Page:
Re: [OPE-L] salto mortale

From: Paul Cockshott (wpc@DCS.GLA.AC.UK)
Date: Sat Mar 03 2007 - 16:06:45 EST

Much of this comes down to terminology. You use the word value
to designate what I would term exchange value. I agree with you
that species other than us have to observe an economy of time,
but that would not be enough to make value an appropriate category.
I would define value as abstract socially necessary labour time,
and as such it will only be appropriate when investigating species
that have a co-operative mode of life.

There is certainly no point in struggling against 'value'. There
is however a reason to struggle against exploitation, and that, I would
argue requires a replacement of exchange value with 
a) allocation to the producers on an equivalent basis for work done
b) restriction on the operation of exchange value and money in
   order to prevent the re-emergence of capitalist exploitation.

Paul Cockshott

-----Original Message-----
From: OPE-L on behalf of Jerry Levy
Sent: Sat 3/3/2007 7:03 PM
Subject: Re: [OPE-L] salto mortale
Paul C wrote:
> In socialist society gold will remain more valuable than copper or lead.
> Society may be able to afford to roof halls with copper, but not gold.

Paul and Allin:

Look before you leap.

I asked about  *value*  not what is deemed to be  *valuable*.

I agree that one product in socialist society could be considered
to be more valuable than another product.  I disagree that this
by itself represents the social relations associated with value.

It would also be the case in advanced socialist societies that
one product could be deemed to be more valuable than some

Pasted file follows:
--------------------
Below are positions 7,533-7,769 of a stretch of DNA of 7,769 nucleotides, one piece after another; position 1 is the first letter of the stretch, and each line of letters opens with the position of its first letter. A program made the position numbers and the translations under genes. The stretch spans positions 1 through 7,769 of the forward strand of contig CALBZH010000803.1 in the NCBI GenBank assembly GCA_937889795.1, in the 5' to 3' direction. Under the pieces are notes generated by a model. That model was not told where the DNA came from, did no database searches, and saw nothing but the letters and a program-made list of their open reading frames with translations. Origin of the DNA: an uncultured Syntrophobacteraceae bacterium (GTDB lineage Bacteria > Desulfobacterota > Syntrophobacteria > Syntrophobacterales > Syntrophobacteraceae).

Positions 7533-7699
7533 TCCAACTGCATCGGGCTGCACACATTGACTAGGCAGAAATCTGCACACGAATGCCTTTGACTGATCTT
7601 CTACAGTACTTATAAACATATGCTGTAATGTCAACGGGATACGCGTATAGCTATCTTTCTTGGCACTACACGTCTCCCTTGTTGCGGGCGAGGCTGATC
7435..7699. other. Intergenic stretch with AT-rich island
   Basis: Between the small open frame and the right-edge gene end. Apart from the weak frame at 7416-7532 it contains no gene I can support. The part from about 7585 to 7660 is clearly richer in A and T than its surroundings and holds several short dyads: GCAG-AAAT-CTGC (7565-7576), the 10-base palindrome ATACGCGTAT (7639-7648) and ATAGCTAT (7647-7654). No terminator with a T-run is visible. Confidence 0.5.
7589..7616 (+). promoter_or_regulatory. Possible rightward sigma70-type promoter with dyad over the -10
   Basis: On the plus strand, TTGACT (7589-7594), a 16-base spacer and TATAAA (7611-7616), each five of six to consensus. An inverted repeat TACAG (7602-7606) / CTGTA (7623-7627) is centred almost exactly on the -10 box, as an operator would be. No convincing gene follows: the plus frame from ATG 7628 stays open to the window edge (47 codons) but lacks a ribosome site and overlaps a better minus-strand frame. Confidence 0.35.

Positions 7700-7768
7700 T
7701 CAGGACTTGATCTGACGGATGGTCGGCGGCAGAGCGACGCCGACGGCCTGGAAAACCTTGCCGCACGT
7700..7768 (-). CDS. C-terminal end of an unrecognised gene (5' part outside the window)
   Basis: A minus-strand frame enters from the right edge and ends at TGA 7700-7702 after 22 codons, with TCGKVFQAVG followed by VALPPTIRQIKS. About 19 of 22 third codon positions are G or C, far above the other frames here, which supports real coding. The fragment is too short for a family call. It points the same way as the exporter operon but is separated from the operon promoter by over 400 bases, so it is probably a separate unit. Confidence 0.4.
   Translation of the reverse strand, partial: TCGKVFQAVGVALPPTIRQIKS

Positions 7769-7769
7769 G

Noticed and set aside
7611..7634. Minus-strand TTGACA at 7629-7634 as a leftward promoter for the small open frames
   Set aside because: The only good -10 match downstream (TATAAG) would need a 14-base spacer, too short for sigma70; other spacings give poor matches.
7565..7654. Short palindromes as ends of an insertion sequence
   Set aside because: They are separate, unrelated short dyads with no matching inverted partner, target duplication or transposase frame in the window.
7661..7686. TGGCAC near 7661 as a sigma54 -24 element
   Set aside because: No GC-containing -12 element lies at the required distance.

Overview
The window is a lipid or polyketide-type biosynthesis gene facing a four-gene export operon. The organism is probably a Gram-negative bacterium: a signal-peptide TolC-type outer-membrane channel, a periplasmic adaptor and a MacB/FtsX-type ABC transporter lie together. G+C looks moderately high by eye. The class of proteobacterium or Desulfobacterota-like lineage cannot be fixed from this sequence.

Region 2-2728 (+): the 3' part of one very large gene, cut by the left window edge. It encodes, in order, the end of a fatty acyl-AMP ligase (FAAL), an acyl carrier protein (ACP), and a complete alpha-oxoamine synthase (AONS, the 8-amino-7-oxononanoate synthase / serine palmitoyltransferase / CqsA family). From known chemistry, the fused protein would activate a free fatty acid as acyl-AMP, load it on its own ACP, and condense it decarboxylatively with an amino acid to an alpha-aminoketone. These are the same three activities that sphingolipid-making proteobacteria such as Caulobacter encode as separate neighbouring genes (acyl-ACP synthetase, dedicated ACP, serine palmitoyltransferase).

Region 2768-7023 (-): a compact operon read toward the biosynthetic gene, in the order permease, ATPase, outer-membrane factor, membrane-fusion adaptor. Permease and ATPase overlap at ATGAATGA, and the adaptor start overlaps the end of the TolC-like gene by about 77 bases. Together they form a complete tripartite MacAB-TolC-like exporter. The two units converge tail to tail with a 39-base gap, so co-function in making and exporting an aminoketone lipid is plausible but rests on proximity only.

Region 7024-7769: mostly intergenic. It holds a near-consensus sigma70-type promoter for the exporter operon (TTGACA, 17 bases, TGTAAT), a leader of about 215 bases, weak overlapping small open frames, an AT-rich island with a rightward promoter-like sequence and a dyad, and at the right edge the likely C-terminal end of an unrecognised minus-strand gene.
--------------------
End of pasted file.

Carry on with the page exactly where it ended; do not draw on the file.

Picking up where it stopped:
other products.  So too under communism!

Now that we have looked into the future, let's look backwards
into our past.  In every human society throughout history, labor
has been allocated to produce different goods for which those
societies associate different 'value', i.e. they consider that one product
is preferred or more necessary than other products and hence
are deemed to be more valuable.  So too when people lived in caves!
For instance, they might find a deer to be more valuable than a
rabbit or strawberries to be more valuable than edible weeds.

If then we are to call this valuation 'value' then we arrive at the
conclusion that value has always existed in human history and
always will!

But, wait, it doesn't stop there.  Many other species spend
time engaging in harvesting (a form of production) and often eat
more than one type of food.  Yet, for those species that can eat
more than one type of food,  it is well known that different
species tend to prefer some types of food over others.  For
instance, a lion could eat an antelope or a field rat, etc.  Even a
lion has to decide which prey to chase and kill and in so doing
decides to allocate work effort and time on one endeavor or
another.  This does not require that these species understand
'concepts'  such as work or time.  These species could then be
said to find one type of food to be more 'valuable' than other
types of food.

If then we call this valuation 'value' then we arrive at the
conclusion that value is natural and eternal!  A corollary to
this is that struggle against the value system is futile.

In solidarity, Jerry

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